Hearing Help is on the Way

Recently, the U.S. Food and Drug Administration approved the over-the-counter sale of hearing aids to adults without a prescription.  They should start showing up on the market by the middle of next month.

This long-awaited decision represents a significant victory for tens of thousands of West Virginians, and an estimated 30 million Americans, who have mild to moderate hearing loss. The National Health Interview Survey estimates that 25 percent of adults in West Virginia suffer from hearing loss, one of the highest rates of any state.

Currently, hearing aids are only available with a prescription after visiting an audiologist. Hearing aids are expensive, often costing $5,000 or more, and the costs are not covered by Medicare or many private health insurance plans.

The high cost can be a deterrent for many who, as a result, have diminished quality of life because they do not hear well.  Additionally, hearing loss can contribute to dementia and depression. Health and Human Services Secretary Xavier Becerra said the FDA’s decision will provide some relief.

“(The) action by the FDA represents a significant milestone in making hearing aids more cost effective and accessible,” he said.  The federal agency estimates its ruling could reduce the cost of some hearing aids by as much as $2,800.

The decision is also expected to expand hearing aid options by drawing more manufacturers into the market, said Nicholas Reed, an audiologist at the Department of Epidemiology at Johns Hopkins School of Public Health, in an interview with the New York Times.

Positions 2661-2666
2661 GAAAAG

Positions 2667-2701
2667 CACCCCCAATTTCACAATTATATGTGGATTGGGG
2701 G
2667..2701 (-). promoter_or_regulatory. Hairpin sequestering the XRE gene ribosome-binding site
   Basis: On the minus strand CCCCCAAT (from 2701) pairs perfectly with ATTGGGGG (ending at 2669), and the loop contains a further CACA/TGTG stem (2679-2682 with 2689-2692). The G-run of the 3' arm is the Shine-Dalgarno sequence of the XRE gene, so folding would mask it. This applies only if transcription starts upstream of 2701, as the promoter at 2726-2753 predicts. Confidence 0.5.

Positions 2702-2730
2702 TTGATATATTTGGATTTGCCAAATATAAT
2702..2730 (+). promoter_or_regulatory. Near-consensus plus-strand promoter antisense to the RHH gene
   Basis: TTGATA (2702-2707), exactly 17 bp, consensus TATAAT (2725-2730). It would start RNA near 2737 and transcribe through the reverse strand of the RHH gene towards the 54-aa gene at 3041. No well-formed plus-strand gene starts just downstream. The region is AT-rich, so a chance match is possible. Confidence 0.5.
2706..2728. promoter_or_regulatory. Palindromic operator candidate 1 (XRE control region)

“This could fundamentally change technology,” he said. “We don’t know what these companies might come up with. We may literally see new ways hearing aids work, how they look,”

It is important to note that the FDA’s decision will not replace audiologists. Individuals with more severe hearing loss will still need to see an expert. The American Speech, Language and Hearing Association stresses the importance of a correct diagnosis.

“Audiologists will test your hearing in sound-treated rooms that keep other sounds out. They use special earphones and equipment that meet national standards. Online hearing screens do not have to meet these standards and may lead to test results that are not correct.”

Additionally, hearing loss may be linked to a more severe issue that requires a professional examination and a more sophisticated hearing device than what will be sold over-the-counter.* Audiologists also assist patients in the proper fitting of hearing aids, and there are some great options for hearing aids online too.

West Virginia is an older and poorer state, where many of our residents have multiple health issues, including poor hearing. Also, many West Virginians work, or have worked, in an environment with a lot of industrial noise that can contribute to damaged hearing. That explains why we have a higher percentage of adults with hearing loss than any other state.

The FDA decision will give West Virginians another, more reasonably priced option to help them hear better and, as a result, improve their quality of life.

*(According to Wirecutter, a product review feature in the New York Times, “A lot of devices sold and marketed (over-the-counter) as hearing aids right now aren’t legally permitted to call themselves hearing aids.”)

More Hoppy's Commentary

Hoppy's Commentary
I'm off... again
June 10, 2024 - 12:41 am
Hoppy's Commentary
Easy A
June 7, 2024 - 12:18 am
Hoppy's Commentary
D-Day in their own words
June 6, 2024 - 12:11 am
Hoppy's Commentary
Questions, allegations swirling around election in Mingo County
June 5, 2024 - 12:20 am

Your Comments